Column: We Should Expand Our Approach to Transgender Athletes in Sports
April 12, 2021
On Thursday, March 11, Mississippi Governor Tate Reeves signed legislation that would require schools in the state to designate teams by biological sex, barring transgender athletes from participating on teams that correspond with their gender.
Reeves’ move came less than two weeks after the U.S. House of Representatives passed the Equality Act, which would prevent businesses and institutions from discriminating against LGBTQ+ individuals, by a vote of 224-206.
Supporters of the so-called “Mississippi Fairness Act” claimed they were protecting women’s sports, but the true motivation is all too clear: many conservative Americans are simply terrified of the possibility of transgender athletes participating in sports in the first place. Of course, while some of this transphobia actively comes from a place of malice, many people honestly believe that trans athletes would have an unfair advantage in popular sports.
However, what people like Governor Reeves failed to consider was the possibility that maybe–just maybe–the problem wasn’t with children trying to play sports, but instead with the very sports themselves.
Of the top ten most popular high school sports in the United States, only three–swimming and diving, tennis, and cross country–have a gender divide lower than 50k people. Of the top five, only one–soccer–has a divide lower than 100k.
Now, I want to make something clear: I’m not necessarily arguing for complete integration of every existing school sport. Though sexual differences are negligible in prepubescent children, high school athletes have a slightly uneven playing field depending on the sport.
Rather, I think schools–and local athletic organizations–should strive to give more focus to mixed-sex sports. There is no shortage of sports where sexual differences have little to no effect on performance: snooker, croquet, and ultimate Frisbee are all played at the professional level with no regard to sex. Racket sports–such as tennis, badminton, and squash–are also often played with mixed pairs of men and women. I believe that even if affluent schools began funding more coed sports–that is, sports where sexual characteristics make no difference–we would begin to see a normalization of the practice, and casual transphobia surrounding athletics would hopefully be lessened as people’s anxieties were calmed.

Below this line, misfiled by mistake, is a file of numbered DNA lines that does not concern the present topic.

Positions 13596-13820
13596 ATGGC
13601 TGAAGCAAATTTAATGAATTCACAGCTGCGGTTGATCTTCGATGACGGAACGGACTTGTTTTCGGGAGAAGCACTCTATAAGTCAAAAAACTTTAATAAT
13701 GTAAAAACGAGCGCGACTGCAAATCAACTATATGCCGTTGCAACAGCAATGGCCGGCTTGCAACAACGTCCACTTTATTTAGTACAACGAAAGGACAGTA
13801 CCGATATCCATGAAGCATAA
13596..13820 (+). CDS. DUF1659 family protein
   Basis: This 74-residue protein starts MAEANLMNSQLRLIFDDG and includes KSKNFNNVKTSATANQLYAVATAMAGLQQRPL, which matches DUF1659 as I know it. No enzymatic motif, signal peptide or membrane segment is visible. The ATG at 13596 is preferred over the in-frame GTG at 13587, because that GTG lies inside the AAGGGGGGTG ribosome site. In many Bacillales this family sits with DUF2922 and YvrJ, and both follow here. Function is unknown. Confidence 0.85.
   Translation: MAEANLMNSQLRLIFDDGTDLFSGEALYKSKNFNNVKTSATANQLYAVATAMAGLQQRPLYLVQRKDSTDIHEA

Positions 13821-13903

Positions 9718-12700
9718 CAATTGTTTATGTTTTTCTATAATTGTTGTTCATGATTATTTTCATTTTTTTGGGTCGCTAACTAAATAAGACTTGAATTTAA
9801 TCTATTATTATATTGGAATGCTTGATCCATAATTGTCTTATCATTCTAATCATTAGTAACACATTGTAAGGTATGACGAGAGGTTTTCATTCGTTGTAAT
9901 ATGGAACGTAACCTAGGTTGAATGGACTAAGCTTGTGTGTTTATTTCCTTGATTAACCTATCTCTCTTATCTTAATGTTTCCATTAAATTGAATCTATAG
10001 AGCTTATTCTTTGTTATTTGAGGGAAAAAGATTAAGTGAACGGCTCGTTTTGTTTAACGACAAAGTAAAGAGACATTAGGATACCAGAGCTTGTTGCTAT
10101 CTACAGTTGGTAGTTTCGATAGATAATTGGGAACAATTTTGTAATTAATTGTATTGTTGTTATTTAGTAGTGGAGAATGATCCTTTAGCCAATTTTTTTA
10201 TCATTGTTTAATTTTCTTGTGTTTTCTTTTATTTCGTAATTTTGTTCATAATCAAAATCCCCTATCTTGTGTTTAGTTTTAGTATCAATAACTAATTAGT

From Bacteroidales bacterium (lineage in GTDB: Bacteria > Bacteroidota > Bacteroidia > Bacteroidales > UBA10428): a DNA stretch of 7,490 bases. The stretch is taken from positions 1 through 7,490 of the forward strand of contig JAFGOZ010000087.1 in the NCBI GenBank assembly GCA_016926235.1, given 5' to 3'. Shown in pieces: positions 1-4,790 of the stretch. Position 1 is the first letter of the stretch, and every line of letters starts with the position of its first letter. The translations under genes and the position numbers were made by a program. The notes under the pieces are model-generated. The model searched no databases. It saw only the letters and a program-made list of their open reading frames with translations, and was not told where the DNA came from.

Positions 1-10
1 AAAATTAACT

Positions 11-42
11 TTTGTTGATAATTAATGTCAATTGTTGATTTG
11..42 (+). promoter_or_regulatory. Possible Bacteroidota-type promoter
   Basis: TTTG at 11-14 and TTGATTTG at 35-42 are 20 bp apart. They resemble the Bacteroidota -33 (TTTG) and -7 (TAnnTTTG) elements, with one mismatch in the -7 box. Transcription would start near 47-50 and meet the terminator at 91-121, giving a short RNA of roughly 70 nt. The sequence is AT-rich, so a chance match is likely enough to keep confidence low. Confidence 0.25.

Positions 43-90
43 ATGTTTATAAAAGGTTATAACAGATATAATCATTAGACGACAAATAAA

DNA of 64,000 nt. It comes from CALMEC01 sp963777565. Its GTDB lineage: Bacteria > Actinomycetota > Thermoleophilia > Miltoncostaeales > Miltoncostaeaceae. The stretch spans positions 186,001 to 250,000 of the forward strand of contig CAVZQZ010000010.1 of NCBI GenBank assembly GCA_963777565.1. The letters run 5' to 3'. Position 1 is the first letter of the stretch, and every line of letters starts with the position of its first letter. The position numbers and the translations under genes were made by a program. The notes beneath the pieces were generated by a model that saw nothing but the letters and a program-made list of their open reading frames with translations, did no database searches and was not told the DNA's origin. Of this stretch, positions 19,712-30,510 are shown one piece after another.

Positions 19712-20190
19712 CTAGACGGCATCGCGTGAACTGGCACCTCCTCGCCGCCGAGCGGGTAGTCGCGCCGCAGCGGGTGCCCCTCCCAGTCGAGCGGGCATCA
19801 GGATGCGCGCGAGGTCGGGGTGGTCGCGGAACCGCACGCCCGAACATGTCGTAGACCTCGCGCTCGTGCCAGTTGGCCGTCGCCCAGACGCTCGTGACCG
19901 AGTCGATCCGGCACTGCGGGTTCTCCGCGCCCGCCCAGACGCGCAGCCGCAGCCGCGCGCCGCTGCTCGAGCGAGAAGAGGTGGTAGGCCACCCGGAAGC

There is, however, something that I believe far easier–and more essential–than advocating for coed sports: adjusting the language surrounding sports and in particular, around separate leagues.
Again, I understand that there are certainly physiological differences that must be accounted for in certain sports, such as football, basketball, and baseball. However, to oversimplify things into male-female dynamics is completely limiting and flat-out invalid.
Even subscribing to the idea that physicality is the only thing that matters, binary sex divisions in sports completely exclude intersex individuals–those who possess both male and female sex characteristics. Since intersex athletes don’t fit traditional definitions of ‘male’ or ‘female’ bodies, they are often subject to exclusion, as though their bodies are somehow an issue.
“Eligibility standards for women’s sports that require an athlete to demonstrate particular hormone levels promote the policing of gender by medical means,” said the Women’s Sports Foundation, “leading to the unwarranted invasions of privacy not only for intersex athletes but any athlete whose femininity is questioned. Moreover, any policy that singles out women’s sports for eligibility based on hormone levels is discriminatory and sends the harmful message that female athletes are uniquely vulnerable and in need of special protection from the normal, natural variation in size, skill, and athletic ability that exists among members of either sex.”
The principle that all athletes can be neatly divided into only two categories is a gross oversimplification which only serves to exclude any and all individuals who don’t fit precise criteria. In places where a physical distinction is necessary, it seems far more effective–and far less discriminatory–to divide by weight class or similar characteristics.
None of this is to say that giving focus to mixed-sex sports, or changing the language surrounding sports as a whole, is going to be easy. However, over time, not only will it reduce transphobia and discrimination against LGBTQ+ youth, it will allow further intermingling of children of different genders and encourage cooperation and empathy between them.